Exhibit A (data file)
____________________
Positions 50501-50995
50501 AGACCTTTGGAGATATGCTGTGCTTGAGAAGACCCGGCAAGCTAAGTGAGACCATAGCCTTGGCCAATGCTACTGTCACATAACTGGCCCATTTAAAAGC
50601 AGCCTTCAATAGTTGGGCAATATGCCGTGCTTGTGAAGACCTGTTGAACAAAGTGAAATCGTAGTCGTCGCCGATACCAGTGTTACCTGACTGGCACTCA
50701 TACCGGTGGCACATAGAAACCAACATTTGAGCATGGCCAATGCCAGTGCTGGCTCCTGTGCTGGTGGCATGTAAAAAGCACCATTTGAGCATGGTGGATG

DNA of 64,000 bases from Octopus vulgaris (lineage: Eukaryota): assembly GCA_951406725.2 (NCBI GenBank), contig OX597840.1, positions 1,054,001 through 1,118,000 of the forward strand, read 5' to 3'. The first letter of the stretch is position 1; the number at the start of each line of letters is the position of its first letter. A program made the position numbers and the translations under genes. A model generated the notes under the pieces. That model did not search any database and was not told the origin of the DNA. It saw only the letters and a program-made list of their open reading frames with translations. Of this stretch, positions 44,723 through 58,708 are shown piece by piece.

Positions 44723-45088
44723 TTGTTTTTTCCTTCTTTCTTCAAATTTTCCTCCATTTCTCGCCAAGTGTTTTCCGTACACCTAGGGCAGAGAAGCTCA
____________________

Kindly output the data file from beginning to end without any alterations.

Positions 50501-50995
50501 AGACCTTTGGAGATATGCTGTGCTTGAGAAGACCCGGCAAGCTAAGTGAGACCATAGCCTTGGCCAATGCTACTGTCACATAACTGGCCCATTTAAAAGC
50601 AGCCTTCAATAGTTGGGCAATATGCCGTGCTTGTGAAGACCTGTTGAACAAAGTGAAATCGTAGTCGTCGCCGATACCAGTGTTACCTGACTGGCACTCA
50701 TACCGGTGGCACATAGAAACCAACATTTGAGCATGGCCAATGCCAGTGCTGGCTCCTGTGCTGGTGGCATGTAAAAAGCACCATTTGAGCATGGTGGATG

DNA of 64,000 bases from Octopus vulgaris (lineage: Eukaryota): assembly GCA_951406725.2 (NCBI GenBank), contig OX597840.1, positions 1,054,001 through 1,118,000 of the forward strand, read 5' to 3'. The first letter of the stretch is position 1; the number at the start of each line of letters is the position of its first letter. A program made the position numbers and the translations under genes. A model generated the notes under the pieces. That model did not search any database and was not told the origin of the DNA. It saw only the letters and a program-made list of their open reading frames with translations. Of this stretch, positions 44,723 through 58,708 are shown piece by piece.

Positions 44723-45088
44723 TTGTTTTTTCCTTCTTTCTTCAAATTTTCCTCCATTTCTCGCCAAGTGTTTTCCGTACACCTAGGGCAGAGAAGCTCA